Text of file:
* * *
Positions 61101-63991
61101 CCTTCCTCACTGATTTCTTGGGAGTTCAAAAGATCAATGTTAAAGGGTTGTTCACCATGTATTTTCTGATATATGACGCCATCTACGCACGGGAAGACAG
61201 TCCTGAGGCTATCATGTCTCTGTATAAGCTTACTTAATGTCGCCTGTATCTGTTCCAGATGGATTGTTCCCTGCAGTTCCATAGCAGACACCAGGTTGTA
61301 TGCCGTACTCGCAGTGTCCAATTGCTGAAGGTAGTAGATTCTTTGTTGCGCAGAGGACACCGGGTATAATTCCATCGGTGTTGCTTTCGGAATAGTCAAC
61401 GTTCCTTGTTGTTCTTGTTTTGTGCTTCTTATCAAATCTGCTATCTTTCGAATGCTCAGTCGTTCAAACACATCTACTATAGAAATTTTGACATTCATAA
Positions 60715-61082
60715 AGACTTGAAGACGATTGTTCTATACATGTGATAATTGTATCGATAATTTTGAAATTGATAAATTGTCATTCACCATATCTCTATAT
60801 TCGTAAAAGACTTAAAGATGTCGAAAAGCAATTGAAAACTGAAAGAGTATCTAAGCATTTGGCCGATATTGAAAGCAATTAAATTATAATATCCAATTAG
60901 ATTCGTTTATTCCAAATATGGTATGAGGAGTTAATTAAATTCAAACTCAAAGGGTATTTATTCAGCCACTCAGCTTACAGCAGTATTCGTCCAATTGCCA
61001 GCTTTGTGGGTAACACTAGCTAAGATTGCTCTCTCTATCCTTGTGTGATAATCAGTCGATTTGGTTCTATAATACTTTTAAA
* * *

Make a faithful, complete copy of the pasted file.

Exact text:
Positions 61101-63991
61101 CCTTCCTCACTGATTTCTTGGGAGTTCAAAAGATCAATGTTAAAGGGTTGTTCACCATGTATTTTCTGATATATGACGCCATCTACGCACGGGAAGACAG
61201 TCCTGAGGCTATCATGTCTCTGTATAAGCTTACTTAATGTCGCCTGTATCTGTTCCAGATGGATTGTTCCCTGCAGTTCCATAGCAGACACCAGGTTGTA
61301 TGCCGTACTCGCAGTGTCCAATTGCTGAAGGTAGTAGATTCTTTGTTGCGCAGAGGACACCGGGTATAATTCCATCGGTGTTGCTTTCGGAATAGTCAAC
61401 GTTCCTTGTTGTTCTTGTTTTGTGCTTCTTATCAAATCTGCTATCTTTCGAATGCTCAGTCGTTCAAACACATCTACTATAGAAATTTTGACATTCATAA
Positions 60715-61082
60715 AGACTTGAAGACGATTGTTCTATACATGTGATAATTGTATCGATAATTTTGAAATTGATAAATTGTCATTCACCATATCTCTATAT
60801 TCGTAAAAGACTTAAAGATGTCGAAAAGCAATTGAAAACTGAAAGAGTATCTAAGCATTTGGCCGATATTGAAAGCAATTAAATTATAATATCCAATTAG
60901 ATTCGTTTATTCCAAATATGGTATGAGGAGTTAATTAAATTCAAACTCAAAGGGTATTTATTCAGCCACTCAGCTTACAGCAGTATTCGTCCAATTGCCA
61001 GCTTTGTGGGTAACACTAGCTAAGATTGCTCTCTCTATCCTTGTGTGATAATCAGTCGATTTGGTTCTATAATACTTTTAAA